The collection showcases my own personal favourite hues for the colder months. The deep and intense colour palette ranges from icy blues to purple to the numerous shades of grey all of which are inspired by the Scandinavian horizon. These are contrasted against vibrant tones of the ever transforming colours of Autumnal leaves and you should all remember how much I'm inspired by these! The best way to illustrate the palette while showing you a few key looks is to offer up a few selections from the look book itself in addition to the shots I took myself...

A closer look at one of the key pieces of the collection...the rumble patch tweed down blazer
worn with a Ward B. D. Dashing Oxford and Eddie Vintage Cords.

Left; Draper flannel check blazer, Hammond vintage check shirt worn over a Ward B. D Dashing Oxford and Egdar authentic rinse selvedge denim. Right; Thom Austrian wool cardigan, Ward B. D Dashing Oxford shirt, sixtyfive solid wool tie and Egdar authentic rinse selvedge denim.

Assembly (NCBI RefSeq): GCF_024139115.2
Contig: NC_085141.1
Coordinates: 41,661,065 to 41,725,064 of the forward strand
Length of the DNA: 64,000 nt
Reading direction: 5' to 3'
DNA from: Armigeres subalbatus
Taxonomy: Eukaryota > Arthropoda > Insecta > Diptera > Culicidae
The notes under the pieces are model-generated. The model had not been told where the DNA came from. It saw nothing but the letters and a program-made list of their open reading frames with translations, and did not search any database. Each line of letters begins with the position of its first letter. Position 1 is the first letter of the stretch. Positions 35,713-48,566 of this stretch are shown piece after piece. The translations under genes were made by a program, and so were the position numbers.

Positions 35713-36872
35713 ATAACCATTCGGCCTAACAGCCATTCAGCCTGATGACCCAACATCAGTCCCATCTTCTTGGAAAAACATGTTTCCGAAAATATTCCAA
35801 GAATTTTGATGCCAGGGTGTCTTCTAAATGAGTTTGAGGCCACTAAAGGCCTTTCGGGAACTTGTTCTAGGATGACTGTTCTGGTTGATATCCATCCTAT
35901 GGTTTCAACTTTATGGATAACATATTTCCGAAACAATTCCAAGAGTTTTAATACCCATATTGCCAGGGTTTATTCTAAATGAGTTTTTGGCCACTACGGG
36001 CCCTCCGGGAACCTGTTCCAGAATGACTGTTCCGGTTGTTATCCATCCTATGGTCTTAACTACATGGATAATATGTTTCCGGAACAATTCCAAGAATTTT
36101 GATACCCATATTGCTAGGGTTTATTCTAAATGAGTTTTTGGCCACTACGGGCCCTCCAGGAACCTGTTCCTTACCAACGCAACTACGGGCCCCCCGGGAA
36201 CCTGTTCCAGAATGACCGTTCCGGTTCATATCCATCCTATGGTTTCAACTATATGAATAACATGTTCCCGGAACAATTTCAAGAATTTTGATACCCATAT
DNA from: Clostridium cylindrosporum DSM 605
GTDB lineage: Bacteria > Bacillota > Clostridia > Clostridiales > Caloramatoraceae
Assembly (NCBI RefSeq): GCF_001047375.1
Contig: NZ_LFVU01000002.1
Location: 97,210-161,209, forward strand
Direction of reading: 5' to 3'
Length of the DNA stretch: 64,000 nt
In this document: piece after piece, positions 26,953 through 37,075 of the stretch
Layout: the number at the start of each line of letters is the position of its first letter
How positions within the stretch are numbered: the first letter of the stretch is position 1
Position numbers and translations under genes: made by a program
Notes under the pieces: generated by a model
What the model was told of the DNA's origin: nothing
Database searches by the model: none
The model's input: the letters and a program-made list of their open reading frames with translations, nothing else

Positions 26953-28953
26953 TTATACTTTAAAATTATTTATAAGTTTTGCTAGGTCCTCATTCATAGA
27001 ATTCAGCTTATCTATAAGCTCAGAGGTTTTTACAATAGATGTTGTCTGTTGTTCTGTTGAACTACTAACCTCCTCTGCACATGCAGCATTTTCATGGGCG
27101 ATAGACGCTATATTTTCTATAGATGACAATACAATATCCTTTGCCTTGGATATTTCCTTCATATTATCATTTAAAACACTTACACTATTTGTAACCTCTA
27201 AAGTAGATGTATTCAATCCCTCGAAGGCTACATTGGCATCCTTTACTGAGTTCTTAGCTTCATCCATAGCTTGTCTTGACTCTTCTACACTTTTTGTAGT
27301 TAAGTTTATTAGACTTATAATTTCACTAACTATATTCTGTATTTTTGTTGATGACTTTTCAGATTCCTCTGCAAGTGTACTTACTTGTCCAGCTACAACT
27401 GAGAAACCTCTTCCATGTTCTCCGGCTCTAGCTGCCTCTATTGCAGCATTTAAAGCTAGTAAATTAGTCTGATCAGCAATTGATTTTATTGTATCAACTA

Left; Fielding compact melton jacket and Camber vintage wool stripe trousers. Right; Henry heavy felted knit cardigan, Ward Poplin shirt, sixtyfive solid wool tie and Camber vintage wool stripe trousers.

Left; Jetson boiled merino knit, Ward B. D fog poplin shirt and Camber vintage wool stripe trousers. Right; Marvin brand knit, ward heavy chambre shirt worn over ward B.D fog poplin shirt and Camber vintage wool stripe trousers.

Left; Brenson leathered copa jacket, ward poplin shirt, sixtyfive solid wool tie and Camber vintage wool stripe trousers. Right; Hammond vintage felt check shirt worn over a Ward B. D Oxford and Edgar authentic rinse selvedge denim.

The collection is undoubtedly a statement of real intent from the recently appointed Artistic Director, Pierangelo D' Agostin. "It's all about contrasts; in spirits, moods, colours and fabrics. The urban speed of life versus the serenity and tranquility of nature" remarks D' Agostin. In addition to being the former Head Designer at Jil Sander, D'Agostin has worked across various fashion disciplines, including Gieves & Hawkes on Savile Row to progressive Japanese retailer Isetan, resulting in experience that has certainly brought a renewed strength to J. Lindeberg.